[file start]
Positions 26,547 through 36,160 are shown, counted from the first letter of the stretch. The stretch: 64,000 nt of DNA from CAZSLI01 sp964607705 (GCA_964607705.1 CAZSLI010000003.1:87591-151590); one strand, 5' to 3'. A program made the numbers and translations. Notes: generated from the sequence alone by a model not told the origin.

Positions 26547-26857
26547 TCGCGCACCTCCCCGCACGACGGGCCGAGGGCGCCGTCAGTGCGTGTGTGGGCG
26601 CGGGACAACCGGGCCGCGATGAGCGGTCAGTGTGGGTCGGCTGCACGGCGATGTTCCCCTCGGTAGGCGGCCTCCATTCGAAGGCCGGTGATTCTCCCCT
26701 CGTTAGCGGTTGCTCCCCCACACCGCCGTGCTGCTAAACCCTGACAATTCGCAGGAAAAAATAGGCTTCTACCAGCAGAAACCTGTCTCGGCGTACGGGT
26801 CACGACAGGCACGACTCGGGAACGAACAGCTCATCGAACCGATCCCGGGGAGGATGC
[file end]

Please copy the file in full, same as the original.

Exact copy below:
Positions 26,547 through 36,160 are shown, counted from the first letter of the stretch. The stretch: 64,000 nt of DNA from CAZSLI01 sp964607705 (GCA_964607705.1 CAZSLI010000003.1:87591-151590); one strand, 5' to 3'. A program made the numbers and translations. Notes: generated from the sequence alone by a model not told the origin.

Positions 26547-26857
26547 TCGCGCACCTCCCCGCACGACGGGCCGAGGGCGCCGTCAGTGCGTGTGTGGGCG
26601 CGGGACAACCGGGCCGCGATGAGCGGTCAGTGTGGGTCGGCTGCACGGCGATGTTCCCCTCGGTAGGCGGCCTCCATTCGAAGGCCGGTGATTCTCCCCT
26701 CGTTAGCGGTTGCTCCCCCACACCGCCGTGCTGCTAAACCCTGACAATTCGCAGGAAAAAATAGGCTTCTACCAGCAGAAACCTGTCTCGGCGTACGGGT
26801 CACGACAGGCACGACTCGGGAACGAACAGCTCATCGAACCGATCCCGGGGAGGATGC